"Whales, Wolves, and Saxophones: New Age Music as Mediator of ‘The Wild’”
Music colloquia provide a weekly forum for presentation and discussion of recent research by distinguished visitors and CWRU faculty and graduate students in musicology, historical performance practice, and music education.
This talk will take place on campus and is free and open to the public.
About the Talk
“[Missa Gaia] succeeds in providing through music an unmistakable intuition of the distance and magnitude of the universe, and of the unity of human life with animal life and with the cosmos itself.” For Mary W. Kime, writing for Environmental Review, the 1982 recording Paul Winter’s Missa Gaia/Earth Mass reveals mysteries of life and uncovers hidden structures of the universe, a great feat for a 63-minute performance. In this talk, I situate Winter and his music at the intersection of the New Age movement, mainstream environmentalism, and the eco-spiritual philosophies of deep ecology. I argue that through the medium of New Age music, a genre that became increasingly popular during the 1970s and 1980s, Winter communicates the deep ecology ideal of equality between humans and nature, while advocating for the protection of endangered species.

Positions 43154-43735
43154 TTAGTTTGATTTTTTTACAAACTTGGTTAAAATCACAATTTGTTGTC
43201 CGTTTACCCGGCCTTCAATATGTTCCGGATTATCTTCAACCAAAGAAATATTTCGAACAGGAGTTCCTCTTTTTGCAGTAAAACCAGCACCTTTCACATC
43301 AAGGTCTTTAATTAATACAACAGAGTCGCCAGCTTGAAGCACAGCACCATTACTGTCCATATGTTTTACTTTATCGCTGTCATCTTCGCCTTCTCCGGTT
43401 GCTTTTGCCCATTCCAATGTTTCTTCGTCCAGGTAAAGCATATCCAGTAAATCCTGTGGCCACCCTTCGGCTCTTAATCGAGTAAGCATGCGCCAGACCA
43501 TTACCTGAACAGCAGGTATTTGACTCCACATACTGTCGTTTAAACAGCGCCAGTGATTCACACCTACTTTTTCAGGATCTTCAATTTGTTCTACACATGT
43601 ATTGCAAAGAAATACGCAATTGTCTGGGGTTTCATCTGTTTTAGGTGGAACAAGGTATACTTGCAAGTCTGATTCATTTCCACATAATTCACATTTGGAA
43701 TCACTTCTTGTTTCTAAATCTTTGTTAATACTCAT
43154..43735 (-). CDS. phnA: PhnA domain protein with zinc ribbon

About the Speaker
Taylor McClaskie is a PhD Candidate in musicology. Her work centers on ideas of music, sound, and environmentalism in the 20th and 21st centuries. Taylor is currently completing a dissertation entitled, “Listening Deeply: Music, Sound, and Deep Ecology in 1980s North America” where she explores the ways in works by Pauline Oliveros, Philip Glass, and popular New Age artists engage with and reflect eco-spiritual movements of the late 20th century.
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